Bala Shark Tank Setup

Tank Size and Setup

  • Tank Size: Ensure you have a tank with a minimum capacity of 120 – 180 gallons (680 litres) to provide ample swimming space.
  • Substrate: Use a fine-grained substrate to mimic their natural riverbed habitat. Sand or small, smooth gravel is ideal.
  • Filtration: Install a powerful filter that can handle the tank’s capacity. Canister filters or hang-on-back filters are generally good options. Bala Sharks prefer moderate to strong currents, similar to their natural river habitats.
  • Heater: Use an aquarium heater to maintain a stable water temperature.
  • Tank Lid: A secure lid is a must, as they are known to be jumpers, particularly when they are young or stressed.
  • Maintenance: Schedule regular water changes and tank cleanings to maintain water quality and prevent the build-up of harmful substances.
Bala shark tank

Water Conditions and Lighting

Bala Sharks prefer specific water conditions that mirror their natural tropical river habitats.

  • Temperature: Bala Sharks thrive in water temperatures ranging from 22°C to 28°C. Consistency is key to avoid stress.
  • pH Level: A slightly acidic to slightly alkaline pH, between 6.0 and 8.0, is ideal for these fish.
  • Hardness: The water hardness should be kept between 10 and 13 dGH.
  • Water Cleanliness: . Regular water changes and a good filtration system are essential.
  • Lighting: They are not picky about lighting. Moderate lighting is generally fine, but they can also adapt to a range of lighting conditions, as long as there are darker areas in the tank to provide shelter. Using floating plants can help achieve this effect.

Decoration and Compatible Plants

Decorating your tank appropriately can significantly boost their welfare, providing cover, spawning areas, and simulating their natural riverine habitat. Here are some recommendations:


  • Caves and Rocks: They appreciate places to retreat and investigate, making caves or rock arrangements beneficial elements in the tank design.
  • Driftwood: Driftwood serves as an excellent hiding spots.
  • Ceramic Pieces: Non-toxic ceramic pieces can also offer refuge and create intriguing exploration areas for your fish.

Compatible Plants:

Live plants that mimic their natural environment are the best choices

  • Stem Plants: Robust stem plants such as Vallisneria or Hygrophila can tolerate the active swimming nature of the sharks and provide valuable cover.
  • Carpeting Plants: Carpeting plants like Dwarf Hairgrass or Java Moss create a visually appealing, sturdy ground cover that withstands the dynamic movement.
  • Floating Plants: Floating plants such as Water Lettuce or Frogbit offer shade and security, and they help regulate light levels in the tank.

Remember to opt for durable plant varieties, as the swift swimming nature of Bala Sharks might disrupt more delicate species.

Bala shark rocks

Bala Shark Care

Bala Shark Diet and Feeding

Being omnivores, feeding them is quite straightforward.

  • Commercial Foods: They will readily eat high-quality flake food, pellets, or granules designed for omnivorous fish. These should form the staple of their diet.
  • Live or Frozen Foods: For variety and to ensure a balanced diet, supplement with live or frozen foods like brine shrimp, daphnia, bloodworms, and tubifex worms. These are particularly beneficial during breeding.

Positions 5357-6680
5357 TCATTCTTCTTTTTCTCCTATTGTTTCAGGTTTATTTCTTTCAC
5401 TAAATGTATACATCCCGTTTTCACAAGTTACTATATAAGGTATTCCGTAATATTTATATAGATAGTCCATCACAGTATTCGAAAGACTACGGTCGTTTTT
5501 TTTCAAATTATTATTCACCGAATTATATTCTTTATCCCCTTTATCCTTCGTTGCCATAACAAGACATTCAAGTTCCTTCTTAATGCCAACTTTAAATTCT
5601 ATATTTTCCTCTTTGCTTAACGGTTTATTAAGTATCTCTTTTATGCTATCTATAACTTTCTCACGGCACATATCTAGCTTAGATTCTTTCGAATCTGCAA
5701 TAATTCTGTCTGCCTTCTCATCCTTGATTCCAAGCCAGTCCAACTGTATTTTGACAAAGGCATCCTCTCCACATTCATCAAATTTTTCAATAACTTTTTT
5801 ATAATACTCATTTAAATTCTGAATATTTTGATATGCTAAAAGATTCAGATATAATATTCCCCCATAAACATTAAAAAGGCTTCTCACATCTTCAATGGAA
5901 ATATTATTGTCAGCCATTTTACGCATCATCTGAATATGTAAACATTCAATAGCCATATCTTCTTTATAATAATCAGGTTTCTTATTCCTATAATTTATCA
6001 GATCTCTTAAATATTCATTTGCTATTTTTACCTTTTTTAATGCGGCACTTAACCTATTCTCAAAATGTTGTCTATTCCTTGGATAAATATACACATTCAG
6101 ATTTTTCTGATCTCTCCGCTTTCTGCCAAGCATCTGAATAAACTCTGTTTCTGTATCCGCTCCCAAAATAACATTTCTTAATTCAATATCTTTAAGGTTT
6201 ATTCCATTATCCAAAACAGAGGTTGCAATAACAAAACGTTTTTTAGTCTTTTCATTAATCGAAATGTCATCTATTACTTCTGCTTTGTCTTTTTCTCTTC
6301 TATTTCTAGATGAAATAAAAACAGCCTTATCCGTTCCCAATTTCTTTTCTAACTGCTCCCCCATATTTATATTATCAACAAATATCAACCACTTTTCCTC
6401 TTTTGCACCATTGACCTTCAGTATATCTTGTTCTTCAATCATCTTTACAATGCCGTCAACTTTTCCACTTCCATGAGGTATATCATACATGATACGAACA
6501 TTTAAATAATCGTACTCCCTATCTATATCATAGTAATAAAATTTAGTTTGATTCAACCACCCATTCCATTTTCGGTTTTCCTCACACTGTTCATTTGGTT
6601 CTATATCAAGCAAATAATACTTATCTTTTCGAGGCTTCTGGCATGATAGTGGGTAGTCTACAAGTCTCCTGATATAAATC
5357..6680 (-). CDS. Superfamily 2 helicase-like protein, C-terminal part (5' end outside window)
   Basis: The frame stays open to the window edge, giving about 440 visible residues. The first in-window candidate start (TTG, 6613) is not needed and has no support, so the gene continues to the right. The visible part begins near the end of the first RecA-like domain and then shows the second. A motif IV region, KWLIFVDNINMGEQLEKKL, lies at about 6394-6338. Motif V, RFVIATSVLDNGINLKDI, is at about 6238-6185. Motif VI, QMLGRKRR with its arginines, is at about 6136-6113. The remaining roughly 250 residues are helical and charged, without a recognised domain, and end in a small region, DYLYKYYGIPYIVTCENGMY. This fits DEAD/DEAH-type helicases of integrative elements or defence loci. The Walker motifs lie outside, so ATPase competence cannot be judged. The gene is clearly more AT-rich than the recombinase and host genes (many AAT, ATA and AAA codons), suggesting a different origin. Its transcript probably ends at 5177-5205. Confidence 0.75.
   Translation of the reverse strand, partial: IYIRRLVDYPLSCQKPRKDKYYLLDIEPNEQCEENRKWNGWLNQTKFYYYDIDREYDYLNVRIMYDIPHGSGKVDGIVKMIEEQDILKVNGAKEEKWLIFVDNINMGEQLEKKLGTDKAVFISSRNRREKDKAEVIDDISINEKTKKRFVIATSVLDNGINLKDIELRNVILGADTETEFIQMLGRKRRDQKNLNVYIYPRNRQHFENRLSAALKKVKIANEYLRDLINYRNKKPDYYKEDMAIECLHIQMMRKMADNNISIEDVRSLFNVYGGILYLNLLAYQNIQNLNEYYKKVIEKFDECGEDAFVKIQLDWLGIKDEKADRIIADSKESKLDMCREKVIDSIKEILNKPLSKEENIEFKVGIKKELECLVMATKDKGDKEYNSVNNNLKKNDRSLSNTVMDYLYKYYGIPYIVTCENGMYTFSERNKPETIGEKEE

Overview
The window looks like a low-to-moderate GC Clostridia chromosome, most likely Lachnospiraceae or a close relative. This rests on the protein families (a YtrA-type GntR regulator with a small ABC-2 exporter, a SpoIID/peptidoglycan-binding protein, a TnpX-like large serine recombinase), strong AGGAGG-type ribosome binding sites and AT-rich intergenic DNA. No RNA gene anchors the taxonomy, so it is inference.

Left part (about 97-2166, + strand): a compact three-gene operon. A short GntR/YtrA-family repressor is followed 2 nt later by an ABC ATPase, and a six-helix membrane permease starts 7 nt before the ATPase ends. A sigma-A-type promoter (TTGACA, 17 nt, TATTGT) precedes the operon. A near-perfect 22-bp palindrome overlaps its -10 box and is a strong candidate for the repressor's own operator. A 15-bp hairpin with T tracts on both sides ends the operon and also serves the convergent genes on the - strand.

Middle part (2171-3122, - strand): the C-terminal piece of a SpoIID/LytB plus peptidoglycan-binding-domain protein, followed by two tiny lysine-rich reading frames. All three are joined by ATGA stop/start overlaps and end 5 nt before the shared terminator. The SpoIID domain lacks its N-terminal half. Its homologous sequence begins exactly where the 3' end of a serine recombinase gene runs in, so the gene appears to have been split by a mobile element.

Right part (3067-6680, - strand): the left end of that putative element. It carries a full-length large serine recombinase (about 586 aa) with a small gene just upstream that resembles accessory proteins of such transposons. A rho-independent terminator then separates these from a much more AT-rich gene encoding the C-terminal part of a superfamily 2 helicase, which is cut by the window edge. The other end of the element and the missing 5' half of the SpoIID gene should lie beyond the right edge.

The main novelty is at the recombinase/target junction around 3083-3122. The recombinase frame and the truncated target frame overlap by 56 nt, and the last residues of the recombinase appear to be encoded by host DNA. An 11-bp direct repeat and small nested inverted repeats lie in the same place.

• Vegetables: They also enjoy blanched vegetables such as peas, spinach, and zucchini. These can help provide necessary fibre and prevent constipation.
  • Feeding Schedule: Feed your Bala Sharks 2-3 times a day, only giving what they can consume in a few minutes. This approach reduces waste and maintains water quality.
Bala shark feeding

Keeping an Eye Out for Illness

Bala Sharks, like any other fish, can be susceptible to various illnesses if not given appropriate care. Recognising the signs of disease early on can make a significant difference in their recovery.

Behavioural Changes: Be alert to changes in your Sharks behaviour, such as loss of appetite, lethargy, or unusual swimming patterns. These could be early signs of illness.

Physical Changes: Regularly examine your them for physical changes. Look out for spots, patches, discolouration, lesions, abnormal growths, or changes in body shape.

Parasitic Infections: They can be prone to parasitic infections, such as ich (white spot disease), where small white spots appear all over the fish’s body.

Bacterial and Fungal Infections: Monitor for signs of bacterial or fungal infections. These might present as cottony growths, redness, sores, or ulcers.

Stress-Related Diseases: Bala Sharks are susceptible to stress-related diseases. Stress can be caused by poor water conditions, inadequate diet, or incompatible tankmates.

Preventive Measures: Maintain good water quality, feed a balanced diet, and ensure appropriate tank conditions to prevent many common illnesses.

If you notice any signs of illness, it’s crucial to seek advice from a vet or an aquarium professional. Early diagnosis and treatment can significantly improve your Bala Shark’s chances of recovery.

Bala shark tank mates

Bala Sharks Tank Mates

  • Other Bala Sharks: Keeping multiple Bala Sharks together is ideal. They enjoy the company of their own kind and tend to be less stressed in groups.
  • Large Tetras: Species like Congo Tetras or Bleeding Heart Tetras can be good companions due to their similar size and peaceful nature.
  • Barbs: Large, non-aggressive barbs such as Tiger Barbs or Rosy Barbs can cohabitate well.
  • Rainbowfish: Their active nature and size make them suitable tank mates.
  • Gouramis: Larger species of Gouramis can also do well with them.
  • Loaches: Certain types of loaches, like Clown Loaches or YoYo Loaches, can coexist with Bala Sharks.

Incompatible Tank Mates

While Bala Sharks are peaceful and can coexist with a variety of fish, some species are best avoided due to differences in size, temperament, or habitat needs. Here are some examples: